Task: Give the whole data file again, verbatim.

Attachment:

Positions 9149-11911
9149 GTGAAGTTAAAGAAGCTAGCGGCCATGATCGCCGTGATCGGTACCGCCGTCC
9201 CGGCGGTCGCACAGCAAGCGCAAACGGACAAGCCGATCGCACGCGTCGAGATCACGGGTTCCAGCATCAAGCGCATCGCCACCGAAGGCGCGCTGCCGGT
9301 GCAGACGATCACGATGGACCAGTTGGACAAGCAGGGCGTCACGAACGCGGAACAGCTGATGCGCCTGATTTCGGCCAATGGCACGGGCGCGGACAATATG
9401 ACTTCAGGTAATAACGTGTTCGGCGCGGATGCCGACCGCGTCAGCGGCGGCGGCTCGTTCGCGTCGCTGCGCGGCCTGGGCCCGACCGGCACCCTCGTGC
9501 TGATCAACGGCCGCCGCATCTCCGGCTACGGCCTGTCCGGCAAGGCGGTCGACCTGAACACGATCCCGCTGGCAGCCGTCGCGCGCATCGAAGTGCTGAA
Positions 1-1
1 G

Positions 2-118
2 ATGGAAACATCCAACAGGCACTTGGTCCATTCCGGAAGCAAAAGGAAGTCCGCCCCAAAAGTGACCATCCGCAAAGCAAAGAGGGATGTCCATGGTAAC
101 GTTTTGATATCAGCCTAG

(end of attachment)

Positions 9149-11911
9149 GTGAAGTTAAAGAAGCTAGCGGCCATGATCGCCGTGATCGGTACCGCCGTCC
9201 CGGCGGTCGCACAGCAAGCGCAAACGGACAAGCCGATCGCACGCGTCGAGATCACGGGTTCCAGCATCAAGCGCATCGCCACCGAAGGCGCGCTGCCGGT
9301 GCAGACGATCACGATGGACCAGTTGGACAAGCAGGGCGTCACGAACGCGGAACAGCTGATGCGCCTGATTTCGGCCAATGGCACGGGCGCGGACAATATG
9401 ACTTCAGGTAATAACGTGTTCGGCGCGGATGCCGACCGCGTCAGCGGCGGCGGCTCGTTCGCGTCGCTGCGCGGCCTGGGCCCGACCGGCACCCTCGTGC
9501 TGATCAACGGCCGCCGCATCTCCGGCTACGGCCTGTCCGGCAAGGCGGTCGACCTGAACACGATCCCGCTGGCAGCCGTCGCGCGCATCGAAGTGCTGAA
Positions 1-1
1 G

Positions 2-118
2 ATGGAAACATCCAACAGGCACTTGGTCCATTCCGGAAGCAAAAGGAAGTCCGCCCCAAAAGTGACCATCCGCAAAGCAAAGAGGGATGTCCATGGTAAC
101 GTTTTGATATCAGCCTAG